I think Durk is spot on about you have to use the activation setting that leaves you unsure as to the final status - that plus the wego system injects a degree of tactical surprise. Also then play historically, in a way its akin to slowly reading a very detailed book about the war in question.

Oddly I'd disagree with DavoM about PoN being ideal. My personal logic is that PoN has an effective AI - it helps the game uses the simple rules for stack building (ie use up CPs), if you play on the harder setting it even escapes the worst impact of poorly constructed stacks.

More importantly the constraints in PoN on expansion means that the AI can't be eliminated and with the major powers has surprising durability.

So does the PoN AI make mistakes - yes, but it can also surprise you in rather entertaining ways. And the game engine protects the AI from its worst errors.
AJE The Hero, The Traitor and The Barbarian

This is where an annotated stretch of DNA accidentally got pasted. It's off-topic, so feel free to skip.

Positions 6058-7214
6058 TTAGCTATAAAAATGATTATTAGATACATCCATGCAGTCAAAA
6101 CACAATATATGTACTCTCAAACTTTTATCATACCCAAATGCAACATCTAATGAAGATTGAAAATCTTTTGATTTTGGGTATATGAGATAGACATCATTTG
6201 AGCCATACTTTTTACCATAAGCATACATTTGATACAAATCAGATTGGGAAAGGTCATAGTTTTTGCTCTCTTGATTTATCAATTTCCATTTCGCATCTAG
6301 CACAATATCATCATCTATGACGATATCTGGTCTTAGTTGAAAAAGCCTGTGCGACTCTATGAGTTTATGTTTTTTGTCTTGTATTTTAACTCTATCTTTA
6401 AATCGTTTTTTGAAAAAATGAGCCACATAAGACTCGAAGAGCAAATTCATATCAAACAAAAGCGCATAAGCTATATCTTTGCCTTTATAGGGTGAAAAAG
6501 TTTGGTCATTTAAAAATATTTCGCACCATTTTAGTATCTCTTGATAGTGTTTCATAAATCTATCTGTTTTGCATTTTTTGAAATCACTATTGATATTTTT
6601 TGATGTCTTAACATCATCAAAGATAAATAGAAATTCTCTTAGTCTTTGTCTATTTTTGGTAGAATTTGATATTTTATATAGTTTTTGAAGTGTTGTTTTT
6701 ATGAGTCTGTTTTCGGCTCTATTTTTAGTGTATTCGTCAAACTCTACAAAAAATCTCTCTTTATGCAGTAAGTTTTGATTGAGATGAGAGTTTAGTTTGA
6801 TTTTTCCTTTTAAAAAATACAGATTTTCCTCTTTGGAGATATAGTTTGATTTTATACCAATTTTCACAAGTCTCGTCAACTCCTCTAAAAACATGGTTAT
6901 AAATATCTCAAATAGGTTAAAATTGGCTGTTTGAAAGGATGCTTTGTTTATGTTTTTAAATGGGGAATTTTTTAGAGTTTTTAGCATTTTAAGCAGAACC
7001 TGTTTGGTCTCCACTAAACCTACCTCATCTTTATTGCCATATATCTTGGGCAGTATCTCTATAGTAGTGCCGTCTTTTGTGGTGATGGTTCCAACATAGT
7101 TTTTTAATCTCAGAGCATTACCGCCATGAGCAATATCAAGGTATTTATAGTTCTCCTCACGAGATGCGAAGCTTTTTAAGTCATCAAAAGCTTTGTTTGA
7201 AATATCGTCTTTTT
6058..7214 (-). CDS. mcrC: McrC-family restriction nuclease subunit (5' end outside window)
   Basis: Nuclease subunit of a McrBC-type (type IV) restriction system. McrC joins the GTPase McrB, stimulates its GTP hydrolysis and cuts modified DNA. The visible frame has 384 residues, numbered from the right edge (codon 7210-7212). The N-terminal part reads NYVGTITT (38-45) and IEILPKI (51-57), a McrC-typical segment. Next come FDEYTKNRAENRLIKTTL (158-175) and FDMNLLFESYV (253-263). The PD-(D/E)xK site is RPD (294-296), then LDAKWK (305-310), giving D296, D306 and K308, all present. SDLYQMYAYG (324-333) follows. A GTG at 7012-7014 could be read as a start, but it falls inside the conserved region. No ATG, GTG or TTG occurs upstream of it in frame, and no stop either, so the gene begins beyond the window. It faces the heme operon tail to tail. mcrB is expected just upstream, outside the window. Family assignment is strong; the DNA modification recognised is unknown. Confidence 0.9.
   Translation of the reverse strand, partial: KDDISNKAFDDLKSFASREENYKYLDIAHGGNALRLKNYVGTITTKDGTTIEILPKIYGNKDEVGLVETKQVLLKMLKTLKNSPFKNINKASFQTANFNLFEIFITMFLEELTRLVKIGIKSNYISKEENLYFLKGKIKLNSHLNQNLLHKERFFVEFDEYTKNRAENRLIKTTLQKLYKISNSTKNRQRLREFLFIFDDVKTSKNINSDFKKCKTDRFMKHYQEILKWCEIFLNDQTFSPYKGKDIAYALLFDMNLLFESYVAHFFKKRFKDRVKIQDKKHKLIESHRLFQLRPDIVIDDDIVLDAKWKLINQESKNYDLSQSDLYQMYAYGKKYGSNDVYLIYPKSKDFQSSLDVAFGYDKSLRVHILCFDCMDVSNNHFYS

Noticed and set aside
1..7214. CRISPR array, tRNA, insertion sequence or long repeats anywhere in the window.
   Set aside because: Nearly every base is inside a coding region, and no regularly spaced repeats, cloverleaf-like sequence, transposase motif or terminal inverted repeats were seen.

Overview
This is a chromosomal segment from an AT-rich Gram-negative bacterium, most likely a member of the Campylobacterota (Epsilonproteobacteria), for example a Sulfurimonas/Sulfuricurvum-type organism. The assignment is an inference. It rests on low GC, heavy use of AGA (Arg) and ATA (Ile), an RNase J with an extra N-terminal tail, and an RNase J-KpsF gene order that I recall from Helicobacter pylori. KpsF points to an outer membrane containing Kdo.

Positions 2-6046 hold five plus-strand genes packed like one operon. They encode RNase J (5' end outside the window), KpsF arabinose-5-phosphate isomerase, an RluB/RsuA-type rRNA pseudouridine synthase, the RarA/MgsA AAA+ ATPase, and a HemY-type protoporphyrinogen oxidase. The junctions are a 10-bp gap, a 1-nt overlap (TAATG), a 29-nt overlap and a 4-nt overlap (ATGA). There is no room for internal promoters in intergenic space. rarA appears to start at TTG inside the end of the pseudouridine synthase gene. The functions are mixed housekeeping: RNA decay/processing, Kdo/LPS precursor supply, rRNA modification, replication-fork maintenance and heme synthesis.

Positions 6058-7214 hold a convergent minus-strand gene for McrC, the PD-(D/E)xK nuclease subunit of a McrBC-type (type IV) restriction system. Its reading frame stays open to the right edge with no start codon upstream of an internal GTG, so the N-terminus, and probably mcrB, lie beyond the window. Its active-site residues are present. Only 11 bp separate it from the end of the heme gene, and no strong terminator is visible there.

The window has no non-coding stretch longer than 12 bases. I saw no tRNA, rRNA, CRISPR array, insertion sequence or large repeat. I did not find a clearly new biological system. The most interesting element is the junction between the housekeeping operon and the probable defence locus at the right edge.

PoN Manufacturing Italy; A clear bright sun
RoP The Mightiest Empires Fall
WIA Burning down the Houses; Wars in America; The Tea Wars

principes romanes
Sergeant
Posts: 86
Joined: Tue Oct 11, 2016 9:32 pm
Location: Genève

Re: Playing solo against yourself

Mon Apr 17, 2017 2:21 pm

Thanks for the phenomenal replies! They are super helpful!

I think my take away is that it's worth figuring out why I'm playing against myself first before just starting the game - is it to try to recreate history? Is it to try a particular historical variant? Is it to try to build a strong underlying economic base for the conflict? And ideally I think about it as "what would happen if ... ?" instead of "who would win if ... ?"
Currently writing:
The Coming Fury - an excessively detailed AAR on Union strategy

User avatar
Durk
Posts: 2209
Joined: Thu Apr 28, 2011 4:36 am
Location: Wyoming

Re: Playing solo against yourself

Tue Apr 18, 2017 4:16 am